Every woodworker strives to produce the perfect project. We want our joints to be tight, our measurements dead-on and our cuts clean and crisp.
But no matter how careful we are, wood parts will inevitably suffer an accidental ding or dent during the building process. It simply comes with the territory.
In a constant state of flux from one work area to another, it is not uncommon for parts to bang into each other. Stacks of parts get shoved across the work table or moved from place to place in order to make room for more. Or worse yet, pieces have a tendency to arbitrarily jump out of my hand. No, it won’t fall flat on the floor. That would be asking too much. It’s got to bounce off of something on the way down. Arg!
For the majority of weekend woodworking warriors, pine is the choice wood for most projects. It’s inexpensive, versatile, readily available…but is also has a reputation for being easily damaged.
However, in most cases, there is a simple way to repair the unsightly blemish on your labor of love to the point that it’s practically non-existent. Or in my case, taking the ding out of my dingbat move.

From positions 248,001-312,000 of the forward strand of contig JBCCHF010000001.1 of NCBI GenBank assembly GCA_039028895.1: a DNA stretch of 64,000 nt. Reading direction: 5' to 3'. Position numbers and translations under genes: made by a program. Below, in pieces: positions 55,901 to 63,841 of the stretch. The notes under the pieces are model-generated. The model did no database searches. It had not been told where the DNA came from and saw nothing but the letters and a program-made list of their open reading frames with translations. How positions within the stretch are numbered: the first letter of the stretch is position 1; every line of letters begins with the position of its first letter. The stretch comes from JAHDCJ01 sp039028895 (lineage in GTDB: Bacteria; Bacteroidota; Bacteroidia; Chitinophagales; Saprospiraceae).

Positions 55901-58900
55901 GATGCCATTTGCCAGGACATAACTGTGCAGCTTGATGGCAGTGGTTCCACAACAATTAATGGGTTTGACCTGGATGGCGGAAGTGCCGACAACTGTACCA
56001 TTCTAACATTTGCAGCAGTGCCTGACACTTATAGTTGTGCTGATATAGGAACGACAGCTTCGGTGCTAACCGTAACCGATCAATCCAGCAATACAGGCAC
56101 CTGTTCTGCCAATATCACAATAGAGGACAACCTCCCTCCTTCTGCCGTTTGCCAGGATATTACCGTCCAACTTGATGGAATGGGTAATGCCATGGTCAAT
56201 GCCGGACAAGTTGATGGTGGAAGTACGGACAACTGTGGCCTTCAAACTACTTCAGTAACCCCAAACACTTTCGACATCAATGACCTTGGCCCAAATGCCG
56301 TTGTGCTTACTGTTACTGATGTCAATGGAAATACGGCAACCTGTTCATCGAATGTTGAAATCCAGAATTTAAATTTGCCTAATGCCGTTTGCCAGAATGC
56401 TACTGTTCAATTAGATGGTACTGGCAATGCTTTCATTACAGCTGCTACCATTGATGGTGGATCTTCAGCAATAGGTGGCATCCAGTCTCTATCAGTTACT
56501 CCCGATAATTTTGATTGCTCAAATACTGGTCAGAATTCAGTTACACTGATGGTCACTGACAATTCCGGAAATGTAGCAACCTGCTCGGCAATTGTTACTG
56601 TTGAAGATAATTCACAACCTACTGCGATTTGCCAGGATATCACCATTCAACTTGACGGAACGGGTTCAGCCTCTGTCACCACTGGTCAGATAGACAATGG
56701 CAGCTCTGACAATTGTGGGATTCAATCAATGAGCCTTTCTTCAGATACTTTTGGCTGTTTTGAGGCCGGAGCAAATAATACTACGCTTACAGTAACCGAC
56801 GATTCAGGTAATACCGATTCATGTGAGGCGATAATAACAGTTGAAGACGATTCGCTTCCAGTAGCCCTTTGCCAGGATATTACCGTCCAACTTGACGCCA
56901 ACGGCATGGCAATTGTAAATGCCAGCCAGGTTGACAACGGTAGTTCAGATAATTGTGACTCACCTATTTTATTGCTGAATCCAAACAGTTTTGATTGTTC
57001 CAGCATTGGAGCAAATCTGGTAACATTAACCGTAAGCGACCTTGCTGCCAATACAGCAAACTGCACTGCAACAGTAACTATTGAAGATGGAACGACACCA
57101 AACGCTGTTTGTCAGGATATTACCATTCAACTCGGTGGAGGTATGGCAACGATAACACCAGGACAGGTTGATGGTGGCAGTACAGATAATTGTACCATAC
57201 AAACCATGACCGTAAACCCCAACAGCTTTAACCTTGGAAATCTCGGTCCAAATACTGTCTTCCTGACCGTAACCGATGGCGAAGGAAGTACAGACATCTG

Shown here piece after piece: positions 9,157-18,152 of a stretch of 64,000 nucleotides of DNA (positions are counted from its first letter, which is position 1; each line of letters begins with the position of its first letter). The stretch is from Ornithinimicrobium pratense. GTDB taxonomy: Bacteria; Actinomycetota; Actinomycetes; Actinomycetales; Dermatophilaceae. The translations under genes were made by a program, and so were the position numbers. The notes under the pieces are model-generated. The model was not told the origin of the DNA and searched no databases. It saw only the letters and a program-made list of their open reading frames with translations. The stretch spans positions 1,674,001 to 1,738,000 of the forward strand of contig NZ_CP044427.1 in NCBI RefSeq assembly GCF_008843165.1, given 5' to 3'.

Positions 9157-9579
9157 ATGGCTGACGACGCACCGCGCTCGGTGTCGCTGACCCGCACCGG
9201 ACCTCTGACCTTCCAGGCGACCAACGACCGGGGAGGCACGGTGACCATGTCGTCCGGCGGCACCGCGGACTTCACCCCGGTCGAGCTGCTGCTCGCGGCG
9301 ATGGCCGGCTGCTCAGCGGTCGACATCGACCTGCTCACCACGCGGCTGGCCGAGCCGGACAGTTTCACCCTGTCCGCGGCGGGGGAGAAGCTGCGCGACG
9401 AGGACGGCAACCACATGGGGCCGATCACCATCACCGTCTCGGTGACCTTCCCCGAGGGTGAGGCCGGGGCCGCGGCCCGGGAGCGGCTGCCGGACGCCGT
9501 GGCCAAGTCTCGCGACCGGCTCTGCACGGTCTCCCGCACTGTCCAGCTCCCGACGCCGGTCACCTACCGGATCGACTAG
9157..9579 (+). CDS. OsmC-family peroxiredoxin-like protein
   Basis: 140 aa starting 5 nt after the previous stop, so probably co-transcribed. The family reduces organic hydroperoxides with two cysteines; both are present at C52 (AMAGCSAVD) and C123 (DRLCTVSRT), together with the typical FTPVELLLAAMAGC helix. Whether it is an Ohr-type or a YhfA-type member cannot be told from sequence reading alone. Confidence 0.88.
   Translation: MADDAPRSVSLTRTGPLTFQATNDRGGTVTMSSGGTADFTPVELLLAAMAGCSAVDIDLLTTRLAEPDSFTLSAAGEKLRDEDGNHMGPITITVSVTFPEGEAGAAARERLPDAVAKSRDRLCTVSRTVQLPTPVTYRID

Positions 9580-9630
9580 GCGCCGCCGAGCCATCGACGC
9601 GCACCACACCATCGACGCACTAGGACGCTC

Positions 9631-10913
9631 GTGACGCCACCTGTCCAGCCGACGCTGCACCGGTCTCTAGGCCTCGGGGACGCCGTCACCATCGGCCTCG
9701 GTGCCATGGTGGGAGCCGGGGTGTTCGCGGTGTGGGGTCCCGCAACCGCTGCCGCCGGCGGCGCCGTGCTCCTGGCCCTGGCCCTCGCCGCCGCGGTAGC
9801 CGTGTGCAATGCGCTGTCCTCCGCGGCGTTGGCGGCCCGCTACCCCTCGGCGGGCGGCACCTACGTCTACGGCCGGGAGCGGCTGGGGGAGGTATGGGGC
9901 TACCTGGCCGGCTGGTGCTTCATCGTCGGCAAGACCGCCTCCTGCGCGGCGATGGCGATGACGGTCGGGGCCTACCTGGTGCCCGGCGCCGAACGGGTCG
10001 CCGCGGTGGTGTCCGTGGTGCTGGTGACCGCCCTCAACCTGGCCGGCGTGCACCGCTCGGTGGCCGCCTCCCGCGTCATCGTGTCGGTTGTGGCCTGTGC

In the photos below, I used a hammer to re-create the two most common blemishes that occur when working with pine, a dent and a damaged edge. Both repairs are addressed in the same manner. (Click on any image in this blog for a larger view.)
Place several drops of water on and around the flaw, allowing the water to soak into the pores and fibers of the wood until it is fully saturated. Continue to slowly add water until it puddles on the surface. Re-wet the area every 10-15 minutes for the first hour. Soft woods such as pine, fir and cedar are porous and absorb water quickly. Denser hardwoods such as oak, poplar, walnut and cherry absorb water more slowing.
Allow the piece to sit for a few hours. In my case, I left if overnight. Nearly all wood naturally expands when wet, causing it to return to it’s original or natural state (at least very close). The flaws should be completely gone!
With the surface back to its original shape, allow it to fully dry, then follow up with light sanding to blend the repaired area with the surrounding undamaged area. Below, I left a little bit of the pencil line showing, just so you could see where the damage was.
I would add that I also use an electric seaming iron in conjunction with the water to swell the “ding”. Cover the spot with a damp rag. Apply to heat. NO DING!